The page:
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HealthInfo Canterbury

Family & friends' FAQs about eating disorders

How do I approach someone who has an eating disorder?

An eating disorder is an illness that affects a person's thinking and behaviour – it isn't consciously difficult behaviour to gain attention or control others. So you should approach a person with an eating disorder with concern and compassion.

Eating disorders, like other illnesses, can make other people feel awkward or afraid. It's always appropriate to try to understand what's happening to the person suffering from an eating disorder and to offer to be involved in helping towards recovery.

Pretending that nothing is wrong or ignoring behaviours that promote the eating disorder are unlikely to help.

How much you become involved in helping a person who has an eating disorder depends upon your relationship with them. Obviously if they're a family member you're likely to be deeply concerned and involved in helping them recover. In other situations, asking "what would I want this person to do to help me if the situation was reversed?" is a useful guide.

If you're worried about a colleague, ask yourself "Would I ask about this person's health if they had a serious physical illness, such as cancer?" If the answer is yes, then approach them about the problem. If their illness creates a managerial or performance issue you should discuss this frankly and ask for a medical opinion if this is appropriate.

Is it safe to let my child exercise?

First, you should get a health professional such as a GP or a dietitian to confirm that your child is underweight. Then agree on a plan to restore their body weight to normal. This should be guided by a health professional, never by a coach or instructor.

Once you know there are no medical reasons why your child is underweight, you'll need to adjust their energy balance. This will mean extra food to compensate for any exercise or sport they do. If a child (or indeed an adult) is underweight and isn't recovering to a healthy weight, exercise or sport isn't appropriate until they start gaining weight.

Some sports are notorious for encouraging girls to maintain body weights far below their healthy range. You can't rely on those involved in these sports to act in your child's best overall interests. Any concerns you have about your child's health, including their weight, should be managed by independent health professionals such as GPs and dietitians.

The GP said not to worry, what should I do?

It's very easy to underestimate how bad an eating disorder is, especially if you only have a snapshot of a person. Families will often have a deeper awareness of what's going on. You must be prepared to watch and review the situation over time and to tell the GP what's happening. You might need to visit the GP more than once to point out changes in eating, exercise patterns, behaviour, and weight.

If you're worried about your child having an eating disorder, ask your GP to review the situation after some time and to compare physical measurements such as weight, height, and blood tests. However, a child or teen who only eats a very small range of food, and may have ARFID, may still be a normal weight and height, even though they aren't getting enough nutrients to be healthy.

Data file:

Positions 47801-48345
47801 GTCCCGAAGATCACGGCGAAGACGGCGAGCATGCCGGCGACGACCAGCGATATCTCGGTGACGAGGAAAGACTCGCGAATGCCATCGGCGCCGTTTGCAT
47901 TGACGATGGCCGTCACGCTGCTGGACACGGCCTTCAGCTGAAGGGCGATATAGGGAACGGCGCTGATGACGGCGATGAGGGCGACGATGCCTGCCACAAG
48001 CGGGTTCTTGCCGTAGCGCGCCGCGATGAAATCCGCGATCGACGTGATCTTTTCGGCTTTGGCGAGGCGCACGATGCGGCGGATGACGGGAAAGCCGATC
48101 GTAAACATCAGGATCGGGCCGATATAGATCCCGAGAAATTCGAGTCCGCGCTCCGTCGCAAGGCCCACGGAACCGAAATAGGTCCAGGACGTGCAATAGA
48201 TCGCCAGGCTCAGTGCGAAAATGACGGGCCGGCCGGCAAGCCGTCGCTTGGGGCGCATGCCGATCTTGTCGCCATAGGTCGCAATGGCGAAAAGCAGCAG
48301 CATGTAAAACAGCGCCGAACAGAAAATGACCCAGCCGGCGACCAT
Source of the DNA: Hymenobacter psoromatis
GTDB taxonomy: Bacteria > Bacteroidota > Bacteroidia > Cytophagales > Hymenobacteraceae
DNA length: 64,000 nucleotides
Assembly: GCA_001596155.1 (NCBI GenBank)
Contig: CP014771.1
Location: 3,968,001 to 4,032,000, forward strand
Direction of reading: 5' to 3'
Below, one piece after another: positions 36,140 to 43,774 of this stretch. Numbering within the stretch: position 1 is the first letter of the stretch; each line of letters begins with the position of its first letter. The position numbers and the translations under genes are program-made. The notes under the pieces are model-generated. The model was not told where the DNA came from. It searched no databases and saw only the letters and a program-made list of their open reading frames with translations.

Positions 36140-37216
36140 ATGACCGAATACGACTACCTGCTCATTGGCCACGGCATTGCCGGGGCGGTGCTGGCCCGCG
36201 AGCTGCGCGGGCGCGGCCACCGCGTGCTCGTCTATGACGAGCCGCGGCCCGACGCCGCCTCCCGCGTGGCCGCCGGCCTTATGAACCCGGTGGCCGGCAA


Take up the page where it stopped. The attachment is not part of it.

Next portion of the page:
If you're still concerned, ask your GP to refer your child for a second opinion or to a specialised eating disorders service.

What if someone with an eating disorder doesn't want help?

It's normal for someone with an eating disorder to appear to not want help, refuse offers of help, and even not see why they need treatment.

Sometimes a part of them does want help, but is afraid of treatment or recovery and especially of giving up control to others. They may mistrust the motives of others, including health professionals. They'll need reassurance that others understand their dilemma but are concerned about them. This can be very difficult for those who love and care about them. You may feel anger, frustration, or despair, which can make it even harder to relate to the person.

Often supporting someone with an eating disorder means repeatedly challenging or confronting them, and that can strain the relationship. But this may be what they need to become healthy again.

When a person with an eating disorder appears physically unwell, is eating such a limited range of food that their health suffers, is losing weight rapidly, or has almost completely stopped eating and drinking, it's important to seek advice from a health professional. The earlier they get treatment, the better the outcome will be.

In the short term, it may be necessary to treat them in hospital against their will, using the Mental Health Act.

Written by the South Island Eating Disorders Service, Canterbury DHB. Adapted by HealthInfo clinical advisers. Last reviewed December 2017.

See also:

Children of parents with a mental illness or addiction


Page reference: 76411

Review key: HIEDI-73561